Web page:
Current plans call for conducting 150 screenings of Gather in local Native communities during 2019 that will be supplemented with local discussion forums or panels on Native food sovereignty efforts. Plans also call for launching efforts to substantially increase the amount of philanthropic dollars that flow to these Native food-system projects, possibly under a new First Nations Gather grantmaking initiative that will further assist and enhance grassroots food sovereignty efforts in Native communities and provide training and technical assistance. This initiative may also include a new Native agricultural scholarship program to grow young Native farmers who will learn various agricultural, farming and business skills and return to their communities to help reclaim their food systems and possibly generate new businesses.
Gather is more than just a film. As noted above, it’s a wider storytelling project that also involves a related journalism effort that launched in 2018. Headed by Kim Baca (Navajo/Santa Clara Pueblo), the project has generated numerous food sovereignty articles in publications such as the San Francisco Chronicle, Slow Food USA, Civil Eats, High Country News, Indian Country Today and others, with more to come. The project has also involved participatory photo workshops, such as one that was held on the White Mountain Apache Nation that taught hands-on camera skills and visual storytelling to Native youth.
“While we were researching and developing Gather, people were sharing so many additional stories which we knew couldn’t all fit into the film,” Director Rawal said. “We realized these stories needed to be told, too, so we assembled a group of exceptional Native freelance writers and photographers and began actively pitching these articles to relevant print and online publications. This has been a great vehicle to share the deep and meaningful work done by Native food producers and by tribes themselves.”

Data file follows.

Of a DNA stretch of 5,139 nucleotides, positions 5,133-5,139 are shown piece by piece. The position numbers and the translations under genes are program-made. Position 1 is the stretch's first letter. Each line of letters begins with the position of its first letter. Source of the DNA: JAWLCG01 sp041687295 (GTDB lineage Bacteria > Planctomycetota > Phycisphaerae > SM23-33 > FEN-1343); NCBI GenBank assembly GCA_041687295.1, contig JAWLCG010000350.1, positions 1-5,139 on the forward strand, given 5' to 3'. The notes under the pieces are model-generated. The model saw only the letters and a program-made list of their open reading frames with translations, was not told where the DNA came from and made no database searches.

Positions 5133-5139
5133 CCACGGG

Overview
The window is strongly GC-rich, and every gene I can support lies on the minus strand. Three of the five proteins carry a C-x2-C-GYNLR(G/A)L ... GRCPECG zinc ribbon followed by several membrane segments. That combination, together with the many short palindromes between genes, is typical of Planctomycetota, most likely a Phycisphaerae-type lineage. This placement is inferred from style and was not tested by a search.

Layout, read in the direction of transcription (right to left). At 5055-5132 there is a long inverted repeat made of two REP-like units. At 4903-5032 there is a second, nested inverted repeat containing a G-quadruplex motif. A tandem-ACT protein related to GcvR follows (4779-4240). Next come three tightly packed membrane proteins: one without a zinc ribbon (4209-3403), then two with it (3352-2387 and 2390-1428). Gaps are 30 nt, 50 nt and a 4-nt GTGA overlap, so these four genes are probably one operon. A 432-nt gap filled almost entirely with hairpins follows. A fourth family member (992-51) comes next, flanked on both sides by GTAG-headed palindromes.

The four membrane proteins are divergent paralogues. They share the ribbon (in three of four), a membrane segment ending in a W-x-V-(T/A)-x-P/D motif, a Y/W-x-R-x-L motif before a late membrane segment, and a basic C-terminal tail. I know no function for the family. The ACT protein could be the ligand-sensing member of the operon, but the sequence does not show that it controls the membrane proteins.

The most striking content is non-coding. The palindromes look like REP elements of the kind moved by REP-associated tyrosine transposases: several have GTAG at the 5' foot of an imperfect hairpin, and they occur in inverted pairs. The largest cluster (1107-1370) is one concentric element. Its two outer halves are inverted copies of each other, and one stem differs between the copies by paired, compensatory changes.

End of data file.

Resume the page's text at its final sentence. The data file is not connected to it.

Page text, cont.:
Past articles have touched on farm bill policy, efforts to preserve food traditions, and reclaiming Western holidays like Thanksgiving. Stories in development now include an exploration of youth using digital media to promote traditional food practices, the Native American Beef program, and ancient fish ponds Native Hawaiians used to manage and sustainably harvest various varieties of fish.
Along with First Nations President & CEO Roberts, other First Nations personnel who have been involved with the film project include A-dae Romero-Briones (Cochiti/Kiowa), Director of Programs for Native Food and Agriculture; Raymond Foxworth (Navajo), Vice President of Grantmaking, Development and Communications; and Jackie Francke (Navajo), Vice President of Programs and Administration.
I can’t wait!! Finally a film like this! I hope we get the film up here in the Keweenaw! Is there some chance we can organize a screening, if not? My heart is so glad of this! ♡♡
Oneida Cannery has been assisting Community Members in processing their foods since 1979.
We make 7 products from our traditional white corn.
Our community used to mainly eat our white corn for Holidays and special occasions. We began in the early 90’s to have white corn products available for purchase on a weekly basis, to were they are available on a daily basis today. We have worked with the Oneida Nutrition department to implement once per month our traditional corn soup into our Tribal schools K-12, Oneida Daycare, Elderly feeding program, Oneida Headstart, and many other Tribal Events.
Our children need to have access to our traditional foods in order for them to acquire the taste and appreciate our traditional foods. We offer workshops on processing our white corn and other products.
The Iroquois White Corn Project at Ganondagan grows and processes Iroquois White Corn, the same heirloom corn that was grown in abundance at Ganondagan until the late 17th C when the Seneca village was destroyed. The project was founded by the late John Mohawk (Seneca/Turtle Clan) on the Cattaraugus Indian Reservation and brought to Ganondagan in 2012. We are currently collaborating with the Seneca Nations of Indians as they establish their own Iroquois White Corn agri-business.